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Hoffmann, R. A wiki for the life sciences where authorship matters. Nature Genetics (2008)

Pax genes and organogenesis: Pax9 meets tooth development.

Pax genes encode a family of transcription factors that play key roles during embryogenesis. They are required for the development of a variety of organs including the nervous and muscular system, skeleton, eye, ear, kidney, thymus, and pancreas. Whereas the developmental roles of many of the nine known Pax genes have been analyzed in great detail, a functional analysis of Pax9 has just begun. During mouse embryogenesis, Pax9 exhibits a highly specific expression pattern in derivatives of the foregut endoderm, somites, limb mesenchyme, midbrain, and the cephalic neural crest. In the mandibular arch mesenchyme, the expression of Pax9 marks the prospective sites of tooth development prior to any morphological signs of odontogenesis and is maintained in the developing tooth mesenchyme thereafter. To understand the function of Pax9 during mouse embryogenesis, we recently have created a null allele by gene targeting. Preliminary analyses show that Pax9 is essential for the formation of teeth, and we conclude that Pax9 is required for tooth development to proceed beyond the bud stage. Here, we briefly summarize our current knowledge about Pax genes and introduce Pax9 to the growing family of factors which are involved in tooth development.[1]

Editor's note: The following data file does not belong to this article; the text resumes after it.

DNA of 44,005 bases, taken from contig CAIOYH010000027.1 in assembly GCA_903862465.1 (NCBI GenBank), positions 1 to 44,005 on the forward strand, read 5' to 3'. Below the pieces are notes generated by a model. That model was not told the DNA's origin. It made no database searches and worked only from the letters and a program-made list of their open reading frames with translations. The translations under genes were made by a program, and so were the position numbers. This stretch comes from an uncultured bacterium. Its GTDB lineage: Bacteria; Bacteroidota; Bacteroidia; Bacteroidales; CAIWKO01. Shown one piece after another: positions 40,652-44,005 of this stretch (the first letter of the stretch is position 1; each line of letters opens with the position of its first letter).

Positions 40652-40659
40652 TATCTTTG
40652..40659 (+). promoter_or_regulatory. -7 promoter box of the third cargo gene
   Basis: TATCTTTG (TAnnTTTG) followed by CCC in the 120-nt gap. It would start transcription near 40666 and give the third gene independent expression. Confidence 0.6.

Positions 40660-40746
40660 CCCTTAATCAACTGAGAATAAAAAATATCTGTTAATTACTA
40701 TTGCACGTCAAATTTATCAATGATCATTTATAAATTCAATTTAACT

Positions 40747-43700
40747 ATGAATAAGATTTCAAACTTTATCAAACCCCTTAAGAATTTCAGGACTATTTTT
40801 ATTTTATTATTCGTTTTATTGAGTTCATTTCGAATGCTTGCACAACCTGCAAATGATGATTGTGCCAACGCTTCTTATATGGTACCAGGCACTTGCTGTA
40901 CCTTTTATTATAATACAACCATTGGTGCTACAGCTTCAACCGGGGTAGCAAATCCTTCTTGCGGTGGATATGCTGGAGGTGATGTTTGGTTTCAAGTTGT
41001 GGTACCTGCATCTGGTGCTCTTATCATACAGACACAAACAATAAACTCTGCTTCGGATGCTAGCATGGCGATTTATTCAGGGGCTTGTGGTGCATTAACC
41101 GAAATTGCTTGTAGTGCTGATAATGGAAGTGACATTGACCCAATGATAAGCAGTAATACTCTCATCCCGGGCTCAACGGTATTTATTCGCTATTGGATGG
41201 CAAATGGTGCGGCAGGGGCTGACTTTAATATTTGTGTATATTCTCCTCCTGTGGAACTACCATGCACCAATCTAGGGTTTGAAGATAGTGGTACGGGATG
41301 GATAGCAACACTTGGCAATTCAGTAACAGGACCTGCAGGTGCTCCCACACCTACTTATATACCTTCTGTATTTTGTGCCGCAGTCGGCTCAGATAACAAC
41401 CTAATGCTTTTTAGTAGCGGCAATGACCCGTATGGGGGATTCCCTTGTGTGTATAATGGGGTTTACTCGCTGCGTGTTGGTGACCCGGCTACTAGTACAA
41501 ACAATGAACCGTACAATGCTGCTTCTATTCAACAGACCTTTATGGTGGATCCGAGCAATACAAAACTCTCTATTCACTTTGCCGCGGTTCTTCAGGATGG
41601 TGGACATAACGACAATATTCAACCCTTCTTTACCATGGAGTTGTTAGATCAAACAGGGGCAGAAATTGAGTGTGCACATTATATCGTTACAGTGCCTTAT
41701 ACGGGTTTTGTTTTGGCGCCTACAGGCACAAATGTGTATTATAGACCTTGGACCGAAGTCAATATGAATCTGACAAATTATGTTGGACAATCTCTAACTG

1. Pax genes and organogenesis: Pax9 meets tooth development. Peters, H., Neubüser, A., Balling, R. Eur. J. Oral Sci. (1998) [Pubmed]
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